Both the assay score and RF score are calculated for each epitope and provided in the results. This allows further ranking or selecting epitopes based on different thresholds for these criteria.

2.3. Generation of Consensus Sequences for Overlapping and Nested MHC Class I and Class II Epitopes

For MHC class I epitopes, it is generally observed that a length of about 8–11 residues is optimal for T cell recognition and use in assays. Because of the structure of the class I binding groove, distinct class I sequences typically represent unique epitopes, even if they are nested within a longer sequence that is also recognized by T cells. Accordingly, for the present study, we have not subjected class I epitopes of nested or overlapping character to further processing.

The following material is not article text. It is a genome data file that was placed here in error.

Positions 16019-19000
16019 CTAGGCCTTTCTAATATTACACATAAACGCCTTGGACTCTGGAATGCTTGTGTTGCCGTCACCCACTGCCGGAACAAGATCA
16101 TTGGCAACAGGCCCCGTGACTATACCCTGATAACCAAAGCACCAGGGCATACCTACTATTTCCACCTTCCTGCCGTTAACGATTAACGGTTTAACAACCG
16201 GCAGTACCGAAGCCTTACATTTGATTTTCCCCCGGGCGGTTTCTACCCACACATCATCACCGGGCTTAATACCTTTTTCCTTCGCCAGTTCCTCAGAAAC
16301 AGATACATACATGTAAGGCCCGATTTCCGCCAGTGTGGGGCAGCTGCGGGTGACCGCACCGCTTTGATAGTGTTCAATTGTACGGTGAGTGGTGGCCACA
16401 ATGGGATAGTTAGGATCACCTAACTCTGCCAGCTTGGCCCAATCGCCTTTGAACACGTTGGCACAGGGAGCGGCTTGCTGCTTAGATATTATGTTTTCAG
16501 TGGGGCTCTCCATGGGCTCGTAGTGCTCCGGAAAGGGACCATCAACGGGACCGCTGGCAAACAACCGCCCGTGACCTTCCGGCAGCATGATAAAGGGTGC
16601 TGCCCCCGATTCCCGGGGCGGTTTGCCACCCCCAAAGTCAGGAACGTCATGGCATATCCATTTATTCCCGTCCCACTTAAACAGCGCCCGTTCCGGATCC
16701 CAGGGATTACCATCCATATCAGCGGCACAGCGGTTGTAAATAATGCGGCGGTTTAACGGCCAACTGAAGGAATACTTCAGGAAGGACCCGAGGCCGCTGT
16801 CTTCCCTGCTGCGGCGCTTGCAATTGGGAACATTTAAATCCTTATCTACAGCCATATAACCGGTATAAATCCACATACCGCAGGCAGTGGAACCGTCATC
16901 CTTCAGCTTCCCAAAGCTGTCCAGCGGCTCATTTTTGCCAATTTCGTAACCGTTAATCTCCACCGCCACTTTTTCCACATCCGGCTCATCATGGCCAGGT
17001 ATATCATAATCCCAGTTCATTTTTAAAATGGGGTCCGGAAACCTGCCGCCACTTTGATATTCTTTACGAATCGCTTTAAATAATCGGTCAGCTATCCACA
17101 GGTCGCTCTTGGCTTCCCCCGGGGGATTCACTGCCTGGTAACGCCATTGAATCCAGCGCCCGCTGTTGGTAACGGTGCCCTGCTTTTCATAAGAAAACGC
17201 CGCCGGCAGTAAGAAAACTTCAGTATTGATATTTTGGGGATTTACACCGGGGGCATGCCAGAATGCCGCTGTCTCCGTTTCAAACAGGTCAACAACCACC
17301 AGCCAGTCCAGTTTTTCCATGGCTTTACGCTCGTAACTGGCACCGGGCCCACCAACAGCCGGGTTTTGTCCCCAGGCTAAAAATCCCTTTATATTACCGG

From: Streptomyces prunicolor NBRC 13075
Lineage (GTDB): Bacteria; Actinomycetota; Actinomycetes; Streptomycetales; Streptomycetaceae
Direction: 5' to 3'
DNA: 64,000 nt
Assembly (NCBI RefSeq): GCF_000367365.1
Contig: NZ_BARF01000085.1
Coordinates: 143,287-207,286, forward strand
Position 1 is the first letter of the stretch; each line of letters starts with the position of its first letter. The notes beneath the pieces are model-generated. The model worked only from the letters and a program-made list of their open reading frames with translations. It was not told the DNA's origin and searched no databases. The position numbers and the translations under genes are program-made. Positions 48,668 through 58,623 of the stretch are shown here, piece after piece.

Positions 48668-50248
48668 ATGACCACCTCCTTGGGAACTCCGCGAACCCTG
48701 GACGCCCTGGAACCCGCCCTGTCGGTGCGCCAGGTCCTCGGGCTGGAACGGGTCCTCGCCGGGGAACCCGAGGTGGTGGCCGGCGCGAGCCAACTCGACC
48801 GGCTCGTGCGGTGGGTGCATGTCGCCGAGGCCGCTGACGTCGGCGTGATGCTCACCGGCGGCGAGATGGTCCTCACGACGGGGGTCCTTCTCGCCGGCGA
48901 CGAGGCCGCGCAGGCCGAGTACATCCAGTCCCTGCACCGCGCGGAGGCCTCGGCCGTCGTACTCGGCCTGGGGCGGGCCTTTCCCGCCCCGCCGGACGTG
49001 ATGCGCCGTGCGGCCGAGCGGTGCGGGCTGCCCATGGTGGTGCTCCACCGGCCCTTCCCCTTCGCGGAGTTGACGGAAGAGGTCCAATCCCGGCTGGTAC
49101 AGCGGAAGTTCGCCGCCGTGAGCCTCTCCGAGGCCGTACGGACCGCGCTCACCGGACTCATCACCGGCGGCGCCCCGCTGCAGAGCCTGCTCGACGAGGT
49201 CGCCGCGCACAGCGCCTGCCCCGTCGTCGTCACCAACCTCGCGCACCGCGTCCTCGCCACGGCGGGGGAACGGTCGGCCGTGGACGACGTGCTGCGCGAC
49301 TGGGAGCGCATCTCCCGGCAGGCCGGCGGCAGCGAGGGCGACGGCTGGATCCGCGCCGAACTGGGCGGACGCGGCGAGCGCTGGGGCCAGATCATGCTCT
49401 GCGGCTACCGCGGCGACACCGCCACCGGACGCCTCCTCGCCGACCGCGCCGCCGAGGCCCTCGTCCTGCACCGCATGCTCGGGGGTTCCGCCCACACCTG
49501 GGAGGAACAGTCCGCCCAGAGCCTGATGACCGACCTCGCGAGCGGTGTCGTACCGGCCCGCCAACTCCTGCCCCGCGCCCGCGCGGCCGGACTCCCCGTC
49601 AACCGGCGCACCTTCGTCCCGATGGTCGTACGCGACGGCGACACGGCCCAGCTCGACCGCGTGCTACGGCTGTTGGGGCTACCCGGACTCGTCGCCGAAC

For MHC class II epitopes, however, optimal epitopes are usually longer than the minimal T cell recognized 9-mer core. In general, class II epitopes are optimally of 13–20 residues in length [1]. Peptides of varying length but that carry the same core may all be similarly active and/or recognized by the same T cell specificity. Thus, many of the epitope structures contained in the IEDB for class II epitopes are redundant, nested or largely overlapping. For this reason, it is desirable to devise strategies to reduce the complexity of class II epitope sets. Here, we developed a clustering algorithm to generate consensus sequences or cluster of epitopes, an illustration of such a process can be found in Table 1. In order to solve this problem, our approach first sorts the peptides based on their RF scores. Then, taking the highest ranked peptide as starting sequence, we move down the ranked list aligning the sequences to find nested or overlapping epitopes by at least 9 residues. For this approach, we only consider identical matches over the region of overlap and identical nested peptides; given this definition, mismatches will be treated as separate epitopes. When a nested peptide is found, we will keep only the larger peptide and calculate a new RF score using the sum of all responded and tested subjects per epitope in the cluster. For overlapping epitopes, a consensus epitope or cluster will be generated combining the sequences, if the cluster length is up to 20 residues. In these cases, the RF score will be calculated as a new RF score as in the nested case. For the assay type scoring system, the highest ranked assay and application of all the assays associated with the set of nested epitopes will be considered.